Friday, May 18, 2007

Bubble Pressures

Asia's richest man yesterday warned of a bubble in China's stock market, a sentiment also echoed by the People's Bank of China Governor. "China's government increased the amount its currency can appreciate, raised interest rates and curbed bank loans in an effort to tame a runaway economy and ease trade tensions with the U.S. and Europe." Though seen as some by merely a move to please tough-guy Treasury Secretary Henry Paulson before his visit/meeting next week. Starting Monday it will allow the yuan to rise or fall by a whopping 0.5% against the dollar each day, compared to a 0.3 percent margin previously. Not enough for Congress though, which has been threatening trade restrictions on China forever, trying to get the yuan to trade with less restraint. Many believe that China's artificially low currency value makes American manufacturers unable to compete with a rising flood of cheap imported Chinese consumer goods. While others (such as Zhou Xiao-chuan, governor of the People’s Bank of China) see their pace on Yuan valuation as acceptable. In a Wall Street Journal article he has said: “We don’t accept the concept of currency manipulation. It’s not a clearly defined economic concept.”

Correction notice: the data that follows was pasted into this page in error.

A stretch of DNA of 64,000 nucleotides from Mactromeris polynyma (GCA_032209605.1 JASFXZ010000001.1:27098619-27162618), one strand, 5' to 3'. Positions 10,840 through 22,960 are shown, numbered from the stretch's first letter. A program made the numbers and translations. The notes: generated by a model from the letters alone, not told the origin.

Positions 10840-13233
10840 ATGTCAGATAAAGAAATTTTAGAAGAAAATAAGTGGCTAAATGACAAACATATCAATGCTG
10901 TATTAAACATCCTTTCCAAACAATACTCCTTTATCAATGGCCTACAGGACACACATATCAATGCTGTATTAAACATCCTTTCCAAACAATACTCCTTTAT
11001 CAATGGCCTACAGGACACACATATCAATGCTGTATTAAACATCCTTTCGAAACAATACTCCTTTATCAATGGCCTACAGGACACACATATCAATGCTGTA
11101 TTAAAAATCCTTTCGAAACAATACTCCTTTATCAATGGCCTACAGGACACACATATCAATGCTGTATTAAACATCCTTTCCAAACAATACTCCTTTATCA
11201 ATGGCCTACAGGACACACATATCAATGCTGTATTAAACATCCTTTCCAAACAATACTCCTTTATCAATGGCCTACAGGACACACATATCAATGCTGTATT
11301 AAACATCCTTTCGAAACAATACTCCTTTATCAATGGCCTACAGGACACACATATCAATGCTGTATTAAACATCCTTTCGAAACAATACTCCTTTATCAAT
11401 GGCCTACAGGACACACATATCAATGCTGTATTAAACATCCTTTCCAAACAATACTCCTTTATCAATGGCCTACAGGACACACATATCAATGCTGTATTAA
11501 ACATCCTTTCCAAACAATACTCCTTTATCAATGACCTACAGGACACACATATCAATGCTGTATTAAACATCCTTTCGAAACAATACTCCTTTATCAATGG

The CSI 300 Index of stocks has soared 85% this year.
"The government can't just sit there and do nothing as deposits leave the banking system,'' said Dong Tao, chief Asia economist at Credit Suisse Group in Hong Kong. "If the hike can slow money flows into the stock market, that could provide less ammunition for speculators.''
"This is the single biggest move yet on the part of the Chinese government to calm the stock market and address fundamental problems in its economy,'' said Tomo Kinoshita, chief economist for Asia ex-Japan at Nomura International Hong Kong Ltd. "The signal is unmistakable: the government wants to stop the stock market exuberance and stem excess liquidity.''
"The nation's trade surplus, which ballooned 74 percent last year to a record $177.5 billion, drove the country's foreign- exchange reserves to an all-time-high of $1.2 trillion, making it difficult for the government to slow growth."
"China's economy expanded 11.1 percent in the three months ended March 31, exceeding 10 percent for a fifth quarter."

No comments: